Hybrid securities can be suitable for investors both during their pre-retirement accumulation or savings phase, as well as the post-retirement pension phase, when self-funded retirees will be drawing on their life savings.
The decision to include hybrids in an investor’s portfolio and to what extent is therefore dependant on a person’s stage in life, time frame for investment and risk profile. Obviously, there will be greater need for high yielding income producing securities during the pension phase in order to pay for a retirement income stream than during the accumulation phase of saving for retirement when growth assets are more important. The asset allocation process both pre and post retirement therefore becomes paramount as investors rebalance their portfolios to suit market conditions and their own personal situation.
Convertible Notes are debt instruments that may be converted to an equity holding at a future date. A Convertible Note is therefore issued with a right to convert the holding into an agreed number of ordinary shares at inception, or at a time closer to conversion. In effect, a Convertible Note is a fixed interest security with a call and/or put option to purchase shares at some later date.
Prior to conversion, the Convertible Note is debt-like, with investors receiving interest payments. At this stage the instrument generally does not convey the same benefits as equity. However, like a debenture, investors would receive their normal fixed interest payments for the duration of their ownership of the note.
Commonly there is a conversion formula which provides for a ‘floor’, thus guaranteeing the holder will get equity of at least the value of their investment. However, should the share price fall to a level substantially lower than the issue and conversion price, the holder is still guaranteed cash on maturity of the note.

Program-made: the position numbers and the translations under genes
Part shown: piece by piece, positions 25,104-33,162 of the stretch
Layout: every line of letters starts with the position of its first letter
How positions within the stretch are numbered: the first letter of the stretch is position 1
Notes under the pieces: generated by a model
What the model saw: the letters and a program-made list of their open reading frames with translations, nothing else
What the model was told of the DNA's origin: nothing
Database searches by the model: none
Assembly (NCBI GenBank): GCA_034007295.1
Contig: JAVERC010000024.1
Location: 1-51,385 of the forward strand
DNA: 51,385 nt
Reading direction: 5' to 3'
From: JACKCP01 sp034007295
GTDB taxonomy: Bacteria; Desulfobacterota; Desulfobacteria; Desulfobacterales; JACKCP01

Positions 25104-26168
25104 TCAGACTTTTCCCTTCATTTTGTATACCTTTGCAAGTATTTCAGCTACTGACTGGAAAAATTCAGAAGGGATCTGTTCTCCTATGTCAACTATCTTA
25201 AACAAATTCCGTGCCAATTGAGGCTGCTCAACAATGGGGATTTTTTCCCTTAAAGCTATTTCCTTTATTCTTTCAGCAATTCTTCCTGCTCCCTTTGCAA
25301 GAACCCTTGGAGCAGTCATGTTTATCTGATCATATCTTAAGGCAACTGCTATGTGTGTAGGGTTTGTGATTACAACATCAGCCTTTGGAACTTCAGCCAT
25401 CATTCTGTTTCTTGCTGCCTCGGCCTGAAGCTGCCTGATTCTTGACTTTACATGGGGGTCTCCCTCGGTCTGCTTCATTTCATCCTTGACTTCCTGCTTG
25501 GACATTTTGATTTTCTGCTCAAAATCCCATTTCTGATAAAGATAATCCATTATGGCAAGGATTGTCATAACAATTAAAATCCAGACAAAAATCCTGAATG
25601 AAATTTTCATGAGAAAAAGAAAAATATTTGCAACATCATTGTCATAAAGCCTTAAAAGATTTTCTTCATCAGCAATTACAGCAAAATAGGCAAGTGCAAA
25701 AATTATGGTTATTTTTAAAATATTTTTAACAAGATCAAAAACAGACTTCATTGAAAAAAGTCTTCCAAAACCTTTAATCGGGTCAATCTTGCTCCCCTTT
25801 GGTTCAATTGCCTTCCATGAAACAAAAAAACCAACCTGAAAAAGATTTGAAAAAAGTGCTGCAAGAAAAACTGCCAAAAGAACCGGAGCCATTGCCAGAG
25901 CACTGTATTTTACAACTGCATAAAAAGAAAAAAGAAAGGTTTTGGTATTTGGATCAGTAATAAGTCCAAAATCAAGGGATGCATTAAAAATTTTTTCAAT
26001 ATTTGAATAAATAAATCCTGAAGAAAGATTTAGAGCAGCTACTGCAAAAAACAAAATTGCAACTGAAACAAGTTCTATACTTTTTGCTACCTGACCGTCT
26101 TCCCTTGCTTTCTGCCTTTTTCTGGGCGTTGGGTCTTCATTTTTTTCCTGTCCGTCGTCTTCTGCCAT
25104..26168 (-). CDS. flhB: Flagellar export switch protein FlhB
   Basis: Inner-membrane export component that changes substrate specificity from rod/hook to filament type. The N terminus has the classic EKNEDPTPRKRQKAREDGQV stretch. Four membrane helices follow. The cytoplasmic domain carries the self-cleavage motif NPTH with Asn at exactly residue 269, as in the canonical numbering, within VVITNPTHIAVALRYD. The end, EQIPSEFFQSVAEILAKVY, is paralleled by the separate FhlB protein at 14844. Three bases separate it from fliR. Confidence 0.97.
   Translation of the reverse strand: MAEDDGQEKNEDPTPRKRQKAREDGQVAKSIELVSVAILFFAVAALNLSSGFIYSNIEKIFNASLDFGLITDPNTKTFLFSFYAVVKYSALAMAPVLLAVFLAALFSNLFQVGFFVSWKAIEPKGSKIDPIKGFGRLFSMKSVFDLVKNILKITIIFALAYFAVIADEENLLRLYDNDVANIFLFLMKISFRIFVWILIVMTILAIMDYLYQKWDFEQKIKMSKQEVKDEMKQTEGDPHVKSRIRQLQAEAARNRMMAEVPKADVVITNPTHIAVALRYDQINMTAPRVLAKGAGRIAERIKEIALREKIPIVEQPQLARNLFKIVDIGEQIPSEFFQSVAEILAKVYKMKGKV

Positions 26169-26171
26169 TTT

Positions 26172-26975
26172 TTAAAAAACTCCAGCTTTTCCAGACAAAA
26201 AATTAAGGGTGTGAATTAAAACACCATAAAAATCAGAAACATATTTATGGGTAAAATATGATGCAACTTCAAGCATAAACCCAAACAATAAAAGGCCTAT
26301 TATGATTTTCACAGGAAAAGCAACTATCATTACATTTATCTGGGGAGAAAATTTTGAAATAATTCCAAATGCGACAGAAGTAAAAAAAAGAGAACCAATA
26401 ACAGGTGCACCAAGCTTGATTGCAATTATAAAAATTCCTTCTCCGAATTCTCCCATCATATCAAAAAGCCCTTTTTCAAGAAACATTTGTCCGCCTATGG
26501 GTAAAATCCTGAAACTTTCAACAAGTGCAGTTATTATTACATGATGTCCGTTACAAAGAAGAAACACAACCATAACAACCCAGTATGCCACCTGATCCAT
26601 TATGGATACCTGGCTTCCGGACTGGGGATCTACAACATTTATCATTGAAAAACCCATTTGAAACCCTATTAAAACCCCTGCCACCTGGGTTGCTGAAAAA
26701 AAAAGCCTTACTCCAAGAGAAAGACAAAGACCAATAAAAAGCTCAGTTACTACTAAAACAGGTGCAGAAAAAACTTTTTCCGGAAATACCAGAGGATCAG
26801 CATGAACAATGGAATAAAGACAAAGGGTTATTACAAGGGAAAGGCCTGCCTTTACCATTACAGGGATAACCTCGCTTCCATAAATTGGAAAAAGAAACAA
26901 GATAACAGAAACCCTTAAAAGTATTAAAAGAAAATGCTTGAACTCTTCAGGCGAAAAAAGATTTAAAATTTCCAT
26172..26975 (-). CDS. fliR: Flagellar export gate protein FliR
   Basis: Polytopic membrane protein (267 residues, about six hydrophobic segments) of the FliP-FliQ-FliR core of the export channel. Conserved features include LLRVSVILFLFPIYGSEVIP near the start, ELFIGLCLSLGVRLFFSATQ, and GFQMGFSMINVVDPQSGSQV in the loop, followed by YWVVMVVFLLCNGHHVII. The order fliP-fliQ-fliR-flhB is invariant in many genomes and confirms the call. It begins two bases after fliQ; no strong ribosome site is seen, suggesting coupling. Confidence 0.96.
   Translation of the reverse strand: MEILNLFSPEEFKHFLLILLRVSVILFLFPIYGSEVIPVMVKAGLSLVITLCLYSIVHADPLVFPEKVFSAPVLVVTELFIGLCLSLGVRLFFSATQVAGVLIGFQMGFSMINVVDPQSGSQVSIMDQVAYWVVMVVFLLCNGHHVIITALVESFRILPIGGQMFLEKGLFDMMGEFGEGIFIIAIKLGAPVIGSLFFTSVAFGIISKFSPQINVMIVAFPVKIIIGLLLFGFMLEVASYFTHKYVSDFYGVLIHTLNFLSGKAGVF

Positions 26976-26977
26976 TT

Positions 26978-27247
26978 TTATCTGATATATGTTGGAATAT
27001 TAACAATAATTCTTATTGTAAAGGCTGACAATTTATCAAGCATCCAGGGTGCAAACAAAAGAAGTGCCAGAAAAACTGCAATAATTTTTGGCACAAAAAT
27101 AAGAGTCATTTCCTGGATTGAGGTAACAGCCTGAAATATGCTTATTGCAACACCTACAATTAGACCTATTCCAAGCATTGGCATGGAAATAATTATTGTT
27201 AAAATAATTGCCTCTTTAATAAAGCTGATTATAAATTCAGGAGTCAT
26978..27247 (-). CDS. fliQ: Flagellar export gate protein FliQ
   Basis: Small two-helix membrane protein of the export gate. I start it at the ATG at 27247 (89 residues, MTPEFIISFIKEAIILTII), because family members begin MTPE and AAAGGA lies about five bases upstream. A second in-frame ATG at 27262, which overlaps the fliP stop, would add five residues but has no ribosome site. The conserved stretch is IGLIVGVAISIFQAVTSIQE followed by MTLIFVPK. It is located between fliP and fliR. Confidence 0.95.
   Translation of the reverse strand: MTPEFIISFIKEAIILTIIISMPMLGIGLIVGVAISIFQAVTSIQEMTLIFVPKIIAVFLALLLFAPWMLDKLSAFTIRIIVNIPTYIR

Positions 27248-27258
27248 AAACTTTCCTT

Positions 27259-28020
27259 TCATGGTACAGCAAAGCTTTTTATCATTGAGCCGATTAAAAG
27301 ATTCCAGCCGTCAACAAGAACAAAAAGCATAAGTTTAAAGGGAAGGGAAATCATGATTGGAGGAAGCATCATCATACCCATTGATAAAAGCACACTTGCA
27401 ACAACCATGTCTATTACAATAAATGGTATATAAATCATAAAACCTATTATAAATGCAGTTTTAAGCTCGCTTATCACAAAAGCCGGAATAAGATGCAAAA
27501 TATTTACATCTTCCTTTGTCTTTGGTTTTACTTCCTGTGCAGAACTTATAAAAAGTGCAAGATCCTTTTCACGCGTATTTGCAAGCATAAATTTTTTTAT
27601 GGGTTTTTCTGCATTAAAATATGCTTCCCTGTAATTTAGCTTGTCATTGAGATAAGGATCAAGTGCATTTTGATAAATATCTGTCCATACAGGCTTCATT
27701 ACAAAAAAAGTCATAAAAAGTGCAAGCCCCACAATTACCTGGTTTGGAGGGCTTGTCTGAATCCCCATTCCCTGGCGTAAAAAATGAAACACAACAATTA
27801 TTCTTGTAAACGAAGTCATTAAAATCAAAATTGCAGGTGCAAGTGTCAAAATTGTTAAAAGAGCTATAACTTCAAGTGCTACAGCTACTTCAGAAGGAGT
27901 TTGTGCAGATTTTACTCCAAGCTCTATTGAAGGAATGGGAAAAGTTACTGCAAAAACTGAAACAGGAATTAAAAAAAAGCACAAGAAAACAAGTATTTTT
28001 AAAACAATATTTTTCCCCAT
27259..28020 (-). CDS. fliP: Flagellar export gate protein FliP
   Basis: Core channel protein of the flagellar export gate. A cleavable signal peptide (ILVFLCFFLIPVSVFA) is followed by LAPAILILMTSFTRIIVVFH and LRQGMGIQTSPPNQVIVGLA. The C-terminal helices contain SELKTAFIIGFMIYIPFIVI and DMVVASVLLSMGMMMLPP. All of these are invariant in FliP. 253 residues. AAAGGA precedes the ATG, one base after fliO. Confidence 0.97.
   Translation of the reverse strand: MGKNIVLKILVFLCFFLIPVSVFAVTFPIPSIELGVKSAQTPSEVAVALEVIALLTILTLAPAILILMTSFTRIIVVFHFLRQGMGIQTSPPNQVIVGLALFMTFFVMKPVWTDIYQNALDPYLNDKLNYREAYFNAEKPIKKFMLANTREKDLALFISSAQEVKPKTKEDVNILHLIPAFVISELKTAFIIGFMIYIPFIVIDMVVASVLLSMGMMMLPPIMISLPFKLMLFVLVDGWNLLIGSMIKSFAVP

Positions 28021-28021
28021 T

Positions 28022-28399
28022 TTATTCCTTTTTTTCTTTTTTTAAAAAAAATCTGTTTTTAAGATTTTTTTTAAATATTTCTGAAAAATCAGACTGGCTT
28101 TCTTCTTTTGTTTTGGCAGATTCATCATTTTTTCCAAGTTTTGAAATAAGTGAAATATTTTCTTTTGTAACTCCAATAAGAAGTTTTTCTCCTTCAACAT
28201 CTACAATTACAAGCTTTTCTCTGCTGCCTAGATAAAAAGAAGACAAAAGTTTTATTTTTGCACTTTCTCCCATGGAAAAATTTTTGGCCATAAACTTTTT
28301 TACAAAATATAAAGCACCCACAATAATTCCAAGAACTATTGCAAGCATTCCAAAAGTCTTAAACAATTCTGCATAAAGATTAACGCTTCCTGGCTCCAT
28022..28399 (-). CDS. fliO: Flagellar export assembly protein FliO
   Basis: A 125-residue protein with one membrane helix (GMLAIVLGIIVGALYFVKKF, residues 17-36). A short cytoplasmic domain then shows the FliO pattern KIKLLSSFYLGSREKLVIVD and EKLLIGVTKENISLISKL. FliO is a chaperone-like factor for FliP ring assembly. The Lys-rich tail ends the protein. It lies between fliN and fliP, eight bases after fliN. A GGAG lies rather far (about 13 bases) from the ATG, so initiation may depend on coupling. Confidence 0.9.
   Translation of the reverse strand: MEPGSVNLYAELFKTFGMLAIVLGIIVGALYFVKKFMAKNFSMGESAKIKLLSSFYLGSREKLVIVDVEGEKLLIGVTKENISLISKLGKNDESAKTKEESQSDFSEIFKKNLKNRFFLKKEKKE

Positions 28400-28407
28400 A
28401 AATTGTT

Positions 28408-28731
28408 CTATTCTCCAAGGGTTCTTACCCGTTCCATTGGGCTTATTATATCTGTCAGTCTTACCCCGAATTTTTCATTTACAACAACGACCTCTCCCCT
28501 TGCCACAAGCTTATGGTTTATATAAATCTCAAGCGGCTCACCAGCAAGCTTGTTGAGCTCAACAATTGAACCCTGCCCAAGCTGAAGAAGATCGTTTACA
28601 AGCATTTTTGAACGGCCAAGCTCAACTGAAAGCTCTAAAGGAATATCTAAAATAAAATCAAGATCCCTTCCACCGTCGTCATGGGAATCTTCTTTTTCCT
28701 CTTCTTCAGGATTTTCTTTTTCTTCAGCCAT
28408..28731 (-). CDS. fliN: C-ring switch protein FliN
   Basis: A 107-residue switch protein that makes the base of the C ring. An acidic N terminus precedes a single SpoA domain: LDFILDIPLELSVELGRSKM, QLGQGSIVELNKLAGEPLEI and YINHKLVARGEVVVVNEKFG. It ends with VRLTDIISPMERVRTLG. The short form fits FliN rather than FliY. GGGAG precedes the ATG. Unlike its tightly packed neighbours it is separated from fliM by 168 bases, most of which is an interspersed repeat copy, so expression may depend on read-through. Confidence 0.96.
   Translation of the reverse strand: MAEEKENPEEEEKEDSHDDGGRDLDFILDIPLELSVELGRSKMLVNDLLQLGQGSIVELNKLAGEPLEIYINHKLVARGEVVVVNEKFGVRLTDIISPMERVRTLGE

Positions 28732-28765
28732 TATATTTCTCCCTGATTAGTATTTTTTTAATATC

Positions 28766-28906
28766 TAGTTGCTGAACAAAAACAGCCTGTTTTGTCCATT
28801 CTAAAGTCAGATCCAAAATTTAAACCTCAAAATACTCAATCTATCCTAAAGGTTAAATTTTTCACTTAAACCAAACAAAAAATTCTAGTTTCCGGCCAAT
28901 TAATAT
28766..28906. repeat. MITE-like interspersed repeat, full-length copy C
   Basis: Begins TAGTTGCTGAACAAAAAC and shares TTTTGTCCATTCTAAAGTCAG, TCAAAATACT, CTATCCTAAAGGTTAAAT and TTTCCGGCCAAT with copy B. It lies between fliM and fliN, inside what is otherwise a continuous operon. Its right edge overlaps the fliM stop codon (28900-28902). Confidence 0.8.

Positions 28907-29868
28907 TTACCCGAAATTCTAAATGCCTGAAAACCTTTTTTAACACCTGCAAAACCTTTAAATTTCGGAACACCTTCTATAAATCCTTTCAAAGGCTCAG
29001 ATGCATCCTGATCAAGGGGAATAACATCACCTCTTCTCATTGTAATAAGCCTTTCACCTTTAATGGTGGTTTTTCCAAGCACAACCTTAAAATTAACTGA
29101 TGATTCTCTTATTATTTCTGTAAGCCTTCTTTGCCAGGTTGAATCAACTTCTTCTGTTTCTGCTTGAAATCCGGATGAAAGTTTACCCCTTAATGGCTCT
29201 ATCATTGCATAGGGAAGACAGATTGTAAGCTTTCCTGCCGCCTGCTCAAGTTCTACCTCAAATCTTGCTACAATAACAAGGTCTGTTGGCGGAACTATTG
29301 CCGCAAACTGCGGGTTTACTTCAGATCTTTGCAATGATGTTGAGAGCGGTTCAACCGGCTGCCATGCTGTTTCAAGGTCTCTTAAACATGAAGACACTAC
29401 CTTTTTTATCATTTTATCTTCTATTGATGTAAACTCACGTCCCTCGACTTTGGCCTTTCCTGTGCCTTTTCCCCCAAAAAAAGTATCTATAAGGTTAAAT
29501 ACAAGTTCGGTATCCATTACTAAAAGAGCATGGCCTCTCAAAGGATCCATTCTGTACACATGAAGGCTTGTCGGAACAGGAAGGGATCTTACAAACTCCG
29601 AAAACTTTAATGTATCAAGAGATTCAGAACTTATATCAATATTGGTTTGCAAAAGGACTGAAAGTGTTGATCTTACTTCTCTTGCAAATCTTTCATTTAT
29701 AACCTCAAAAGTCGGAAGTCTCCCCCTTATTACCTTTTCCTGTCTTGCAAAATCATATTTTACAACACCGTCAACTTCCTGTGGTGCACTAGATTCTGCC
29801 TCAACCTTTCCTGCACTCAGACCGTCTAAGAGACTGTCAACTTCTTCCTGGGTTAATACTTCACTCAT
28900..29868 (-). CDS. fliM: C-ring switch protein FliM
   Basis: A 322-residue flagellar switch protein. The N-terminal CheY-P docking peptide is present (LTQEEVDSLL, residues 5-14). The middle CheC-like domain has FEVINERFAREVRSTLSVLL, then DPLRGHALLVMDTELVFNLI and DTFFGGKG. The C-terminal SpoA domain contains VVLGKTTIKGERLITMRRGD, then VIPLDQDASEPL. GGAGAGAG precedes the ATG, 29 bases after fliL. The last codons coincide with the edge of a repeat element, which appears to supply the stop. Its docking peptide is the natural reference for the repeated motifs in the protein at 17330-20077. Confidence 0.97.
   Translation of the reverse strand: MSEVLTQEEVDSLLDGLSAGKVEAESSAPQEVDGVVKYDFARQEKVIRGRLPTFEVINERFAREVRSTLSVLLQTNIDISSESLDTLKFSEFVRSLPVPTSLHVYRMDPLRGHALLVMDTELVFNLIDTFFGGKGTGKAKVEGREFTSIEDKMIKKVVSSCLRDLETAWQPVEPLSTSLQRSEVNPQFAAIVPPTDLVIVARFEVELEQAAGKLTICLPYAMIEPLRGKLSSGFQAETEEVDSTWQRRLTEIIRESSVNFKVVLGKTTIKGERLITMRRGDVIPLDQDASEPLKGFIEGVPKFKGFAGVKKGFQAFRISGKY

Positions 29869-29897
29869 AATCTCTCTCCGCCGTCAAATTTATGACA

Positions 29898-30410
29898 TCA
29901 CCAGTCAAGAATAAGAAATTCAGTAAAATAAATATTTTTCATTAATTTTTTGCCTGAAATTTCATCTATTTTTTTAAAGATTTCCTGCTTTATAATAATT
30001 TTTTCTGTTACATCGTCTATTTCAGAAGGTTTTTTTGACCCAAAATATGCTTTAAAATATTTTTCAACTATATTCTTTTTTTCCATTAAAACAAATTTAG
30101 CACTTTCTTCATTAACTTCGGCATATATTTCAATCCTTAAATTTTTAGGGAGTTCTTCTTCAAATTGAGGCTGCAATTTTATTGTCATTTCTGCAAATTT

Convertible Notes are particularly advantageous to the investor if the market value of the company’s shares increases over the period they hold the note.
If the attached right is exercised, the note is cancelled, and the note holder is issued with the agreed number of shares. Interest payments will accordingly cease and the (now) shareholders become entitled to any dividends declared on the shares. They will also be able to vote at shareholders’ meetings in accordance with the voting rights attached to the shares.
An advantage for a company in issuing Convertible Notes is that they will be able to avoid having to raise further funds to redeem the notes if investors convert their holdings into shares. However, it should be remembered that the issuing of shares will dilute the value of the existing share capital of the company.
A number of other advantages accrue to a company issuing Convertible Notes. Often these securities have terms of up to ten years which provides the issuing company with fixed-rate long-term debt finance. Convertible Notes therefore represent the only way that some newer and smaller companies have of obtaining long term fixed interest finance. Being a long-term security, Convertible Notes are attractive to institutions with long-term liabilities, such as superannuation funds.
Convertible Notes are also attractive to an issuing company in their own right, as they are an unsecured liability. A company that has pledged its existing assets as security for other loans can issue Convertible Notes. However, the unsecured nature of these debt-like securities does represent a risk to note holders.
Some markets will purchase a note that converts into a share in preference to purchasing an ordinary share. Large companies often feel more secure knowing that their capital is spread amongst a number of different markets rather than being dependent on one market only for their capital. Convertible Notes offer the opportunity to access these other capital markets.
In certain circumstances Convertible Note issues are released undated, giving an extended period in which to convert them into equity, thus creating a form of perpetual debt. Alternatively, convertible instruments can be callable, meaning the issuing company has the right to repurchase the instrument at a certain price in the future, thereby forcing holders of the debt instrument to convert to equity sooner than they may otherwise have chosen.